These movies will inevitably be driven by the need to follow Marvel’s successful blueprint: origin stories that will set-up the ensemble film. Despite intentions for the screen version of the Justice League movie since as far back as 2008, the inability to develop origin stories for their characters, let alone franchises, is telling as to the struggles of DC in comparison to the fortunes of Marvel.
Christopher Nolan, who has provided DC and Warner Bros with their only success, is their guy. Nolan’s work within the DC universe will not end with The Dark Knight Rises. Next year’s Man of Steel has Nolan’s imprint all over it. Along with a producing credit, the film’s story is conceived by Nolan, with the screenplay being written by David S. Goyer who has shared the writing credits with Nolan on the Batman trilogy. DC and Warner Bros. will be hoping that Nolan’s input into the Superman reboot will be the genesis for a prosperous franchise. Beyond Man of Steel, Nolan will produce the Batman reboot, credited for the story, the screenplay will be written by Goyer, and unconfirmed rumours are circulating of the possibility that Nolan will produce the Justice League movie, and remain hands-on with other DC properties currently in development.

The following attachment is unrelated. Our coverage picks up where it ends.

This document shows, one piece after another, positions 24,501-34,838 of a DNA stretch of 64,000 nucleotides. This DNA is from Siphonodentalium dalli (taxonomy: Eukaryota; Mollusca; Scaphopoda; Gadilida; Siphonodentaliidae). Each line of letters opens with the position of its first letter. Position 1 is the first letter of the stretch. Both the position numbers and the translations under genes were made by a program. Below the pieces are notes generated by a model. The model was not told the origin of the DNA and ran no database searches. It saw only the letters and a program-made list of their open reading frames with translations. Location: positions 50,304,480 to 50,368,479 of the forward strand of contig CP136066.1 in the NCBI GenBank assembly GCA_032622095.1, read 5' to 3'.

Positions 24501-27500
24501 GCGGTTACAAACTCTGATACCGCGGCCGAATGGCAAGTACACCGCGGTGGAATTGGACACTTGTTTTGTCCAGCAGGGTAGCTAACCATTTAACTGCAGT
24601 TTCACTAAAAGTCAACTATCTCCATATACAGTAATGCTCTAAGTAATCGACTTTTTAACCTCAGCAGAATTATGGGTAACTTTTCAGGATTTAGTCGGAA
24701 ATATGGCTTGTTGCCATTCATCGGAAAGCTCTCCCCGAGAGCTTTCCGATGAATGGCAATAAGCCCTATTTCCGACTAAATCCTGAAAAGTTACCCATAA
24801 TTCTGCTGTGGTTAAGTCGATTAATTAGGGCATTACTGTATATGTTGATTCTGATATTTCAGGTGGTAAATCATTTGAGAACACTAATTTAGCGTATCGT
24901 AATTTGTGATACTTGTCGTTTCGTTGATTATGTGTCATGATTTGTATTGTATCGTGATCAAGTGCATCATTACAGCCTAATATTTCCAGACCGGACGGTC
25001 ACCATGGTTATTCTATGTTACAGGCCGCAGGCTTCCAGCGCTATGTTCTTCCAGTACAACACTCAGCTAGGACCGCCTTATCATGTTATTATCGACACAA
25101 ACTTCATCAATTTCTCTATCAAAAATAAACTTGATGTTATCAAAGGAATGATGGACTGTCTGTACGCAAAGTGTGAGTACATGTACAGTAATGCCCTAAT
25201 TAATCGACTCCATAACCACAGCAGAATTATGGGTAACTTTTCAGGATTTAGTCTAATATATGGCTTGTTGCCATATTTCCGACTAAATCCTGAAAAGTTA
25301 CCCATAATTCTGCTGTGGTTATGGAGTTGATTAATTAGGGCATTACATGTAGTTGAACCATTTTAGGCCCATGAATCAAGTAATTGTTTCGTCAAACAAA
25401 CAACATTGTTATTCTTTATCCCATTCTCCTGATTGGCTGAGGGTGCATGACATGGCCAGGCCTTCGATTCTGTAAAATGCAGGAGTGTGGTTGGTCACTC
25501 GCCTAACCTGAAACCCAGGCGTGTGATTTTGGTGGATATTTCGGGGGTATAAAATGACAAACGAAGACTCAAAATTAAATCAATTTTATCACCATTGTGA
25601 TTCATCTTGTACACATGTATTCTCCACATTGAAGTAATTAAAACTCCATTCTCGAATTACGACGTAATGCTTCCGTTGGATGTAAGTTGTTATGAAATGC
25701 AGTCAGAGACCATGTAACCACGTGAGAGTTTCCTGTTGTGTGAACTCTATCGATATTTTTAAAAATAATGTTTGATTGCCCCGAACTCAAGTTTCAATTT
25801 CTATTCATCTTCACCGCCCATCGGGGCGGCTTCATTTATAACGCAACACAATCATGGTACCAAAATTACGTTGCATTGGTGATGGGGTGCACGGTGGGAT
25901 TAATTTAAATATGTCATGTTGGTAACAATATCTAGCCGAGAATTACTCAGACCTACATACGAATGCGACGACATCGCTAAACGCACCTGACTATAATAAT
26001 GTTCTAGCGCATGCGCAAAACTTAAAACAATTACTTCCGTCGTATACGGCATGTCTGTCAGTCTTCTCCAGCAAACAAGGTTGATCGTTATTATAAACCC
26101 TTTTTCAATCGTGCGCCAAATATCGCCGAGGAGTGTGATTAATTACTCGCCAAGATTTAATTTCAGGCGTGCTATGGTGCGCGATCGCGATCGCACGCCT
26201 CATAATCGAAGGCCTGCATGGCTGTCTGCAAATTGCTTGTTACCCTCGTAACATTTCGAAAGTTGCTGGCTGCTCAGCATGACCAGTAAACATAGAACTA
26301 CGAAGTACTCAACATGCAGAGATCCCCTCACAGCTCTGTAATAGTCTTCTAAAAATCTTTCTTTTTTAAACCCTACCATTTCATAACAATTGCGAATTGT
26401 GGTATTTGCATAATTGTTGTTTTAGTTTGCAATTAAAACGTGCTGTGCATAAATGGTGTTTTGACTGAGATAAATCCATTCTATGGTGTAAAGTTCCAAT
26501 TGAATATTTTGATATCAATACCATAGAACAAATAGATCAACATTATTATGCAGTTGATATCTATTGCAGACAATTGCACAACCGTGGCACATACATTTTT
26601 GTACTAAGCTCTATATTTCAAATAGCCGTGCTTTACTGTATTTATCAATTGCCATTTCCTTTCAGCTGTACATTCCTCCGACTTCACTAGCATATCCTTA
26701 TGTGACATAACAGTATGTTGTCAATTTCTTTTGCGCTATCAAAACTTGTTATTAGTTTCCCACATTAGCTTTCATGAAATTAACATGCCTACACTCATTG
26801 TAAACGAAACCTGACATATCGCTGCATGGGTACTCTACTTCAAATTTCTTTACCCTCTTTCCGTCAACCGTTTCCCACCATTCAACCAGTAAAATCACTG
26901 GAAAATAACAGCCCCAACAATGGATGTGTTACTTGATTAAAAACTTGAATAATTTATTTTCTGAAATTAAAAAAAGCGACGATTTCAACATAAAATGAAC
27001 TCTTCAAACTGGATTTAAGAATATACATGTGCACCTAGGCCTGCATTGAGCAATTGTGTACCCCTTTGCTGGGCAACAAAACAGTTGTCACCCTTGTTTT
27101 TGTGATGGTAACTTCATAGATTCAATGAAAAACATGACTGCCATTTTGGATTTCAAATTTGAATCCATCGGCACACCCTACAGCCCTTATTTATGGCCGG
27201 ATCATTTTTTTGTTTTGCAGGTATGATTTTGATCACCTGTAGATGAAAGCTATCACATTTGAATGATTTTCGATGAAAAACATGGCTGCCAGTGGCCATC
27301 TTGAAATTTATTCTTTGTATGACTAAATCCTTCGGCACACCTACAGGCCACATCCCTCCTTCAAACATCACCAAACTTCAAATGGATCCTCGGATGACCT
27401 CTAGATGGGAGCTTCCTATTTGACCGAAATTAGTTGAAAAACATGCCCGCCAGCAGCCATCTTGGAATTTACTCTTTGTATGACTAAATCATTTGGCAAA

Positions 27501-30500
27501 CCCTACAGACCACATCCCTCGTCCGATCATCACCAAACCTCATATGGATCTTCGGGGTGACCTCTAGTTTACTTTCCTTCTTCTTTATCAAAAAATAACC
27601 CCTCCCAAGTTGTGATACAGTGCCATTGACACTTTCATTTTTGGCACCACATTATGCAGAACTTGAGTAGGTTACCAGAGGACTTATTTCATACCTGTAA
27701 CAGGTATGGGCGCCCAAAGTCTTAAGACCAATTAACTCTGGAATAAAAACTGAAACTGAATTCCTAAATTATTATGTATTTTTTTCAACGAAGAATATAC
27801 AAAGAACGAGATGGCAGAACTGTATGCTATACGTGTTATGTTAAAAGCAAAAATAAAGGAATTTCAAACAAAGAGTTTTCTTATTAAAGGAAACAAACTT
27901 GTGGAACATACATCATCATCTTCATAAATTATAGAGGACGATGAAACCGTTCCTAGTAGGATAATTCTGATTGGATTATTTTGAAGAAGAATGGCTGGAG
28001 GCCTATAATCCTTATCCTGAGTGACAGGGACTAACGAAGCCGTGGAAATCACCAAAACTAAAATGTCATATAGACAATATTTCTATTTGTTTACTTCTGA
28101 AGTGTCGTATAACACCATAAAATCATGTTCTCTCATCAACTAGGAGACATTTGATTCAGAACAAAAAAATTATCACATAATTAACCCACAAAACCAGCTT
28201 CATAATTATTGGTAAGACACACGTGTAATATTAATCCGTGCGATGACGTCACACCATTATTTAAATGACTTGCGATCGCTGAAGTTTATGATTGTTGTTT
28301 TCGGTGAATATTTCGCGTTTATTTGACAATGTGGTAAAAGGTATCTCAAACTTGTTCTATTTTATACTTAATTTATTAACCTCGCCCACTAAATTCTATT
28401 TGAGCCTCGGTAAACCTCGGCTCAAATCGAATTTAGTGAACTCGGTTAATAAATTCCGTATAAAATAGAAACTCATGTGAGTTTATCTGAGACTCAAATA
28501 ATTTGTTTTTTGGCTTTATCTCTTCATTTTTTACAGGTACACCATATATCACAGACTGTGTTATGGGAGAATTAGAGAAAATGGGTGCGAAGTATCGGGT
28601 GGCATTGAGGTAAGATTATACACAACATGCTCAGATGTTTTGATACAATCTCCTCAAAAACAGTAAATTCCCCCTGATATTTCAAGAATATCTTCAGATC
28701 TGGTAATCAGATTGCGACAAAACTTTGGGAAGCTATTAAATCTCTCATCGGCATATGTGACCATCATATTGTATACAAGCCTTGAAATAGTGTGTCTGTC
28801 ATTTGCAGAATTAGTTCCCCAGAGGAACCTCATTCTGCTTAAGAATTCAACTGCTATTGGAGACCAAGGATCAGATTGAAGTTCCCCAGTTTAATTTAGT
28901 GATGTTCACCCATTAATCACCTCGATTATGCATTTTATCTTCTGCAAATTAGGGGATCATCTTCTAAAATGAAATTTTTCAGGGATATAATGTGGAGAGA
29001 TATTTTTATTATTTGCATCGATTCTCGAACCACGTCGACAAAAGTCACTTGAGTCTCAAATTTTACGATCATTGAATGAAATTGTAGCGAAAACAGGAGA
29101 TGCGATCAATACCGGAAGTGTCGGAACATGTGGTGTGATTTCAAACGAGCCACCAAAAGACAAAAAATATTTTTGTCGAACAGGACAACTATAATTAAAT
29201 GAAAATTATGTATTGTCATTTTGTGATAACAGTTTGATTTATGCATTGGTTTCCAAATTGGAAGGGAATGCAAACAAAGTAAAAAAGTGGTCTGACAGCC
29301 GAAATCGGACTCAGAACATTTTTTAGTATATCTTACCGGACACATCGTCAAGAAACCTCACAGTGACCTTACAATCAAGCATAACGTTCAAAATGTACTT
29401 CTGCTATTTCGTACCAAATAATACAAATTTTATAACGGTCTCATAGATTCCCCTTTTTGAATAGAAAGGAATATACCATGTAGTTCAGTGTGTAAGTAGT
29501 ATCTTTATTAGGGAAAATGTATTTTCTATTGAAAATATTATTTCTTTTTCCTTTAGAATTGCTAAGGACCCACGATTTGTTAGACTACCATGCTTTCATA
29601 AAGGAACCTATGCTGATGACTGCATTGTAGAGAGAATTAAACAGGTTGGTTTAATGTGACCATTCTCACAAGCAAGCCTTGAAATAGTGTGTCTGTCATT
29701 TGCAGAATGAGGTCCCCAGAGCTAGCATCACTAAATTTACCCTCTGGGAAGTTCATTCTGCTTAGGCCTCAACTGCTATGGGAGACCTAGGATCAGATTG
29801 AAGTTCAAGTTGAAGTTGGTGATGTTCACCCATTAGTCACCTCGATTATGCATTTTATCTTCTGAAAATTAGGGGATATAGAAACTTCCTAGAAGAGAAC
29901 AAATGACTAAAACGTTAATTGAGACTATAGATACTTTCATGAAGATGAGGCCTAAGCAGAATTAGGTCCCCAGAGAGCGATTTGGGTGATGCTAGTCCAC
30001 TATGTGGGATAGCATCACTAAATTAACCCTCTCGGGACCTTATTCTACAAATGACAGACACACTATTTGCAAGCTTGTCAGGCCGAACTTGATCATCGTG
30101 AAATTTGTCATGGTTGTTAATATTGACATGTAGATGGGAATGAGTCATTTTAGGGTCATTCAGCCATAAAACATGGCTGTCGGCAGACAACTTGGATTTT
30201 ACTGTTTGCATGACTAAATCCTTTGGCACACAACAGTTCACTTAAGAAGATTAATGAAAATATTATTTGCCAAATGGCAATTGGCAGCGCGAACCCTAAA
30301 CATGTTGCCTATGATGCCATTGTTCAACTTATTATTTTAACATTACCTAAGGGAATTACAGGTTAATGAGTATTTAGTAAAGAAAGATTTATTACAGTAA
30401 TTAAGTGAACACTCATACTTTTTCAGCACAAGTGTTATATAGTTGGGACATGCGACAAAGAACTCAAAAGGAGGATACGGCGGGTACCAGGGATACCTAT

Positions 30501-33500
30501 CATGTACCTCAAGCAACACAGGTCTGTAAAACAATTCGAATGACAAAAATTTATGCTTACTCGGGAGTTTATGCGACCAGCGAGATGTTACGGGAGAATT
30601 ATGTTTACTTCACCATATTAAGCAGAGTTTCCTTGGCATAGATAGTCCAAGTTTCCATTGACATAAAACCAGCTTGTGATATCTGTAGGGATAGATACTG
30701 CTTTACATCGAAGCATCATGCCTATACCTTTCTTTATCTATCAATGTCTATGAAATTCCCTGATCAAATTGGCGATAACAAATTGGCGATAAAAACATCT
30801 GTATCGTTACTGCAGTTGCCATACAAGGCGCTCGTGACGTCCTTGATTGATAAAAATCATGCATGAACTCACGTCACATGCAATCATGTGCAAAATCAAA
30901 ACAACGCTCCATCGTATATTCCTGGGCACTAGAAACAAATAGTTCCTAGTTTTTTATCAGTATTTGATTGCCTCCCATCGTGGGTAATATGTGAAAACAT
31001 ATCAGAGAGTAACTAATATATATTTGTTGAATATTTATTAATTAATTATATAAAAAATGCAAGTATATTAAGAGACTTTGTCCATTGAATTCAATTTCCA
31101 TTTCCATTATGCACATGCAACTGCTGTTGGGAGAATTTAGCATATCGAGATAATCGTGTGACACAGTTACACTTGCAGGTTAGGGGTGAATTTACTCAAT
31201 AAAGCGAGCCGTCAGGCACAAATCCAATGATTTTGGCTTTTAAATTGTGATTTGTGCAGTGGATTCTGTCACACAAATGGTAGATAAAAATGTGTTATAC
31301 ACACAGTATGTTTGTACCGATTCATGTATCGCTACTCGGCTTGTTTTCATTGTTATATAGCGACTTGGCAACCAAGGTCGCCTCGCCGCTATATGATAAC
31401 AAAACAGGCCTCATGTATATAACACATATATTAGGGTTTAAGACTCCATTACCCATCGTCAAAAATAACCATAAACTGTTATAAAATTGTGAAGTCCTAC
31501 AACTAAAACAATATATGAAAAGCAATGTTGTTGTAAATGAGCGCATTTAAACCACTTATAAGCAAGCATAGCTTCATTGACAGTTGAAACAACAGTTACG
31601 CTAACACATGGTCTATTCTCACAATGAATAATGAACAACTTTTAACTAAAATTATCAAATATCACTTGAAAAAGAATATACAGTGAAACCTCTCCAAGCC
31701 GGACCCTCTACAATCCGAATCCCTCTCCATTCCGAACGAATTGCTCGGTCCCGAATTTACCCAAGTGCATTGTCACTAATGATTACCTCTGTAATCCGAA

DC eagerly await what they hope will be a third success for Nolan on July 20th when The Dark Knight Rises opens, detracting what little they can from what has already been a successful summer for Marvel with Avenger’s Assemble and a second superhero blockbuster scheduled: The Amazing Spider-man. As spectacular as his rise to fame with the Batman series has been, next year’s Man of Steel will be a referendum on Nolan’s suitability for the far reaching plans being orchestrated by DC and Warner Bros.
Man of Steel is being pitched as a darker Superman, bringing the dark aesthetic of Batman to DC’s other figurehead; despite the inherent differences between Batman and Superman and their worlds of Gotham and Metropolis. If Nolan’s dark vision fails to fuse with the Man of Steel, the difficulties of developing a Superman franchise will be compounded, and DC’s willingness to trust in Nolan’s cinematic vision beyond the dark world of ‘The Batman’ will be in question. Failure on his part could have far reaching implications for DC and Warner Bros’ future contribution to the genre Marvel has dominated for so long. They need success, and they are seemingly betting on their ‘golden boy.’ Nolan’s input on the two most important DC projects, if successful, will only provide him the opportunity to further consolidate control of other DC properties, and his success will only encourage DC and Warner Bros to climb on his back to see just how far he can take them. After all they are desperate.
Jim Gordon’s voiceover at the conclusion of 2008’s The Dark Knight eloquently described ‘The Batman’: “He’s a silent guardian, a watchful protector… a dark knight.” The title may just refer to Nolan himself, DC’s watchful protector and dark knight. At least that is how events are setting him up to appear… A Dark Knight Rising.